1. Limited use of funds. Amazon is extremely specific as to what their loans can be used for — inventory optimization. The loans can not be used to fine-tune any other aspect of your business except for building up or restocking inventory of your marketplace items.

2. Fixed deductions from your Amazon seller account. Amazon charges you for each sale you make on their marketplace via the referral fee. If you move forward with a loan from Amazon, the company will automatically deduct a fixed monthly amount from your Amazon seller account, regardless of sales, until your loan is repaid.

3. Your inventory may be at risk. If you default on your loan, Amazon has the right to claim your inventory in order to recoup the costs that they lose on the loan. If you are an FBA seller, Amazon can hold your inventory as collateral until you pay them back or seize your inventory as their own and sell it to get their money back. If you utilize a merchant fulfilled model and default on your loan, your ongoing sales proceeds on the marketplace will go right to Amazon as repayment of your loan, instead of to your seller account.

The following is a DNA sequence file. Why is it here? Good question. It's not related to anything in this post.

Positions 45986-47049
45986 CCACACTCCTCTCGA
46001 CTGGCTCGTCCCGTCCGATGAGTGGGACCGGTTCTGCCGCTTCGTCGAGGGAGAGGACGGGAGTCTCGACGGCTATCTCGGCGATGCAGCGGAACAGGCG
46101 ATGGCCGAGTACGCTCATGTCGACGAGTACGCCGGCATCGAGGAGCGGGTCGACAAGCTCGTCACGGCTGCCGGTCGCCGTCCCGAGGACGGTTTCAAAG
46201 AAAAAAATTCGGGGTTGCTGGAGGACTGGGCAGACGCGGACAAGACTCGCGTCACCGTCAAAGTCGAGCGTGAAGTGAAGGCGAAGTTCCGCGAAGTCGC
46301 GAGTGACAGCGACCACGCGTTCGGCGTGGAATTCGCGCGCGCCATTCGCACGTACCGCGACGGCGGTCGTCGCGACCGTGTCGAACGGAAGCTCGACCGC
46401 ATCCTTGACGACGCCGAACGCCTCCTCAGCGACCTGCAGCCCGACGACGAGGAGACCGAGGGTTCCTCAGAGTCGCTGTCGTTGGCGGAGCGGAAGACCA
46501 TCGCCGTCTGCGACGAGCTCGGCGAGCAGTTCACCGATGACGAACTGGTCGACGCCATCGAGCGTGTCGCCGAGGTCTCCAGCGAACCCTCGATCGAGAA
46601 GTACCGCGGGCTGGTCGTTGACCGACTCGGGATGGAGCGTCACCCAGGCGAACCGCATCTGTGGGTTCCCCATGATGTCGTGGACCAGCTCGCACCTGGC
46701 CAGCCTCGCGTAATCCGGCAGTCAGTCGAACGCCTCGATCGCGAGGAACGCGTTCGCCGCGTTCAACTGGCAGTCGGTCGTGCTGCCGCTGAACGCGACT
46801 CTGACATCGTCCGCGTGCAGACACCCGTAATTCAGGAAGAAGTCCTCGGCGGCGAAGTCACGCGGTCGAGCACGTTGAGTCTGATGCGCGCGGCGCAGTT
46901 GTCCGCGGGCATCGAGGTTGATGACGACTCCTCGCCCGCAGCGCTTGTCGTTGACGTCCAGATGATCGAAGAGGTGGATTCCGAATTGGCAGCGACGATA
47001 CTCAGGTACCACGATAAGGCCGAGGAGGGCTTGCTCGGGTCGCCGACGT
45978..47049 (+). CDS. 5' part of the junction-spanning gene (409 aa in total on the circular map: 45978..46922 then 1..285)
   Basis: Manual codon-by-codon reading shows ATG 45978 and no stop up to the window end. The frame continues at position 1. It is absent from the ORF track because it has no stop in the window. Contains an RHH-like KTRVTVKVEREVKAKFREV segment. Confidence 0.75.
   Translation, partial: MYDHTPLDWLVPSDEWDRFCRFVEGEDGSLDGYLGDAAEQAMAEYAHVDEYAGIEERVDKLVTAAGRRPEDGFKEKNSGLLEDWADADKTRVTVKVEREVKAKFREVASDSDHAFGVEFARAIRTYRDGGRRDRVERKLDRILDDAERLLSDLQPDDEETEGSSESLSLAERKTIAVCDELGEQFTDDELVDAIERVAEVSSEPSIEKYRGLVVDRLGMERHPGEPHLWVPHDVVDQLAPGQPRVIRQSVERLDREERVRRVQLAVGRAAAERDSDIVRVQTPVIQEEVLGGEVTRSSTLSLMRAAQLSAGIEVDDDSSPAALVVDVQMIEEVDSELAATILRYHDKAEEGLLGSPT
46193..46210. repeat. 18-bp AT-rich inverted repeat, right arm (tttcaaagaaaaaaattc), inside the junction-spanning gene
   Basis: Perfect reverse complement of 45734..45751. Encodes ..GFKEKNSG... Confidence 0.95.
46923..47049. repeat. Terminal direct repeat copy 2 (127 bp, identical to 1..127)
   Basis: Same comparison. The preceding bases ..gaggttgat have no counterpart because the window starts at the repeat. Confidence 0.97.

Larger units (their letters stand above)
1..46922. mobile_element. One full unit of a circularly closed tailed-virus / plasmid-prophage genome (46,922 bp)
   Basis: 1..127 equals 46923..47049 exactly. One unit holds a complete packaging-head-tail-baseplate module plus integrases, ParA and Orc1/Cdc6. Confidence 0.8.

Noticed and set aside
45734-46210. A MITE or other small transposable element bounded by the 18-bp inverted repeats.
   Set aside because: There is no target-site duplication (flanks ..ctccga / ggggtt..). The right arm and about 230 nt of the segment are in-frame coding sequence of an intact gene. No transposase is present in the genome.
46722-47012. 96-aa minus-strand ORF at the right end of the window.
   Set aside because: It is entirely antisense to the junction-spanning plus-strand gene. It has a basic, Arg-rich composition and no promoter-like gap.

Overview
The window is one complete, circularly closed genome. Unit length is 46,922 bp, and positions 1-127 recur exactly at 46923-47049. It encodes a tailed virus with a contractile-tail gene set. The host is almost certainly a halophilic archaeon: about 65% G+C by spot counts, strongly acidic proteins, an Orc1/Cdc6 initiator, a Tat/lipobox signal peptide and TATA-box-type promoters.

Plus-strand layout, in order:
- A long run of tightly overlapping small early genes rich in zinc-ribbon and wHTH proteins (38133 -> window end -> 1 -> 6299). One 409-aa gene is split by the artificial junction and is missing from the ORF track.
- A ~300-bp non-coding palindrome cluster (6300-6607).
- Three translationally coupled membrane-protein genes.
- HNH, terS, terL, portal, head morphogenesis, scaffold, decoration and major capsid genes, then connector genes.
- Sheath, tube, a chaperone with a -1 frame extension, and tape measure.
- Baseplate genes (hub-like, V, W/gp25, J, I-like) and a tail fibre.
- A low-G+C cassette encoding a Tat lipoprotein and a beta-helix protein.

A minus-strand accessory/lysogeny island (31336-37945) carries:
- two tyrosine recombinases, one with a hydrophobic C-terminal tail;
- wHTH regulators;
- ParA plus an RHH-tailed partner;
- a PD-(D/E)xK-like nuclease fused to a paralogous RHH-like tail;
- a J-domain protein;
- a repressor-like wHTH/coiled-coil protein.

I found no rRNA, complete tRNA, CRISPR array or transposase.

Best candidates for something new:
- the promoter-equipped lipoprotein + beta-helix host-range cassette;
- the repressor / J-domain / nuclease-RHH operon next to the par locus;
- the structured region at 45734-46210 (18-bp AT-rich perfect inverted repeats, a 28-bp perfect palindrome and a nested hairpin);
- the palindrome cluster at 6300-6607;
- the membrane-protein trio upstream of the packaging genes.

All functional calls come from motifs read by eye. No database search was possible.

4. High monthly payments. Due to the fact that Amazon’s repayment terms are shorter than regular business loans and usually cap at twelve months, your monthly payments could be higher than what is sustainable for your business depending on your all-in borrowed amount.

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Should You Use an Amazon Loan for Your Business?

Whether you are expanding your Amazon business internationally, pursuing a new market domestically, adding a new product category to your assortment, or preparing for a new season or holiday, financing your business venture and having the capital to take that next step can sometimes pose an issue for sellers and brands. If a large portion or all of your business goes through Amazon and having a stronger, more controlled handle on inventory would help solve an ongoing business issue, Amazon Lending might make sense for you to pursue upon being invited. Knowing your flexibility and what your business is trying to accomplish with the loan will significantly aid your decision process if you have been invited to participate.